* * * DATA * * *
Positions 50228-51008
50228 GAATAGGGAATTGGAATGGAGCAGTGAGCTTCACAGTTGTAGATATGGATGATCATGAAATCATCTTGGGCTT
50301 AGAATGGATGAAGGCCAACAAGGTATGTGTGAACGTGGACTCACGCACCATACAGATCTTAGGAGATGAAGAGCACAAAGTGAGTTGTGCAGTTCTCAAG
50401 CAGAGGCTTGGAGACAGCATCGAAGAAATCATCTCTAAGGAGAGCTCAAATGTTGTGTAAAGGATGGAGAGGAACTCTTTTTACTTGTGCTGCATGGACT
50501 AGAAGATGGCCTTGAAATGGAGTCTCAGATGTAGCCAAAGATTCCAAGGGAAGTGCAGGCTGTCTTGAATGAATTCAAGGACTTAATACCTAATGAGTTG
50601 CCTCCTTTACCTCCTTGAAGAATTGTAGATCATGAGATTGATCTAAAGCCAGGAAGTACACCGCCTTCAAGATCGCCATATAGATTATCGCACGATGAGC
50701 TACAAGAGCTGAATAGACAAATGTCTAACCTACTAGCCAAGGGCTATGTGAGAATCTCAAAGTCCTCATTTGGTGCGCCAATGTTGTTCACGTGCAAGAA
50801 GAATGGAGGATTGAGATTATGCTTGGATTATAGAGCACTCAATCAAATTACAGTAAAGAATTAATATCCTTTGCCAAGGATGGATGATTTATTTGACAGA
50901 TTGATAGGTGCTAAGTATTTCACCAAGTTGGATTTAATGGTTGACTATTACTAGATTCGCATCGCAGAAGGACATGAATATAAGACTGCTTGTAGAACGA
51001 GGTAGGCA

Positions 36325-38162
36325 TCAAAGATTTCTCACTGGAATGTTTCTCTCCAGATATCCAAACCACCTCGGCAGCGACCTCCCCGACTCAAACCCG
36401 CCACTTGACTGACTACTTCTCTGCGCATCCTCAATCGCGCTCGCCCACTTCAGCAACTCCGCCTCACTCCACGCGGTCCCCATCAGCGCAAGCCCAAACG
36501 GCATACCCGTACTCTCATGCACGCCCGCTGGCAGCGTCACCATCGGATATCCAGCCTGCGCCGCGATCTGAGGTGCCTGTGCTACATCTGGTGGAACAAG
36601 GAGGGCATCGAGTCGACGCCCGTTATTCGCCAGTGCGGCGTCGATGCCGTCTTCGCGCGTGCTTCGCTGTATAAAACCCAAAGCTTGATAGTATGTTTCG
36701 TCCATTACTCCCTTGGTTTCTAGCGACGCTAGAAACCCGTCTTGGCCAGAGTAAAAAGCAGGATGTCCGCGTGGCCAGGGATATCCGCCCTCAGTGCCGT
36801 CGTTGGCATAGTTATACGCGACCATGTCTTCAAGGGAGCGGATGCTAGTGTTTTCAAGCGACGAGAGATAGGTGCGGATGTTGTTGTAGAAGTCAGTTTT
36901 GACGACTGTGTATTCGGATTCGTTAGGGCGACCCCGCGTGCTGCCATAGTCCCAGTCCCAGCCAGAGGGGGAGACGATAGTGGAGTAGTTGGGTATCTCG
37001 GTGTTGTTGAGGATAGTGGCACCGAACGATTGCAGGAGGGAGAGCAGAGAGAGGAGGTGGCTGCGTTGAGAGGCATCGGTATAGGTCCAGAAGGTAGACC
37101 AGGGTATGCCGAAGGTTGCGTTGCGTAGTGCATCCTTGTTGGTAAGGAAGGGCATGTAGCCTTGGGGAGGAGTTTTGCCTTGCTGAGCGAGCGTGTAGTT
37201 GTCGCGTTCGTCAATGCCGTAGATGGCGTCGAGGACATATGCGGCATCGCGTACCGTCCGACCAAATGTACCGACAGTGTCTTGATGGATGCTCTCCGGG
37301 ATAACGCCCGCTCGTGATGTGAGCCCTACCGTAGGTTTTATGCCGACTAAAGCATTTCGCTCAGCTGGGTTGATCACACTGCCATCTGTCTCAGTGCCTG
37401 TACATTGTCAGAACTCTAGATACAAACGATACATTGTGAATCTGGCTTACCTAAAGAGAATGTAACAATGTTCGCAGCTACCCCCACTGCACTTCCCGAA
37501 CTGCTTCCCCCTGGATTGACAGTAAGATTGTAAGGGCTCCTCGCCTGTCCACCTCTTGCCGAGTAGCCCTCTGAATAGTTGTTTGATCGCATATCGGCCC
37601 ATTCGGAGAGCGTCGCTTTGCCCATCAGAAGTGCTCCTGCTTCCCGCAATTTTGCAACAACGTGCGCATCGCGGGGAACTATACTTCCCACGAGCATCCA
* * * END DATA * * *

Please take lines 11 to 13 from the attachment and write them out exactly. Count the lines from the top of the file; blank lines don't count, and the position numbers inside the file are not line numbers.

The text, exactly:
Positions 36325-38162
36325 TCAAAGATTTCTCACTGGAATGTTTCTCTCCAGATATCCAAACCACCTCGGCAGCGACCTCCCCGACTCAAACCCG
36401 CCACTTGACTGACTACTTCTCTGCGCATCCTCAATCGCGCTCGCCCACTTCAGCAACTCCGCCTCACTCCACGCGGTCCCCATCAGCGCAAGCCCAAACG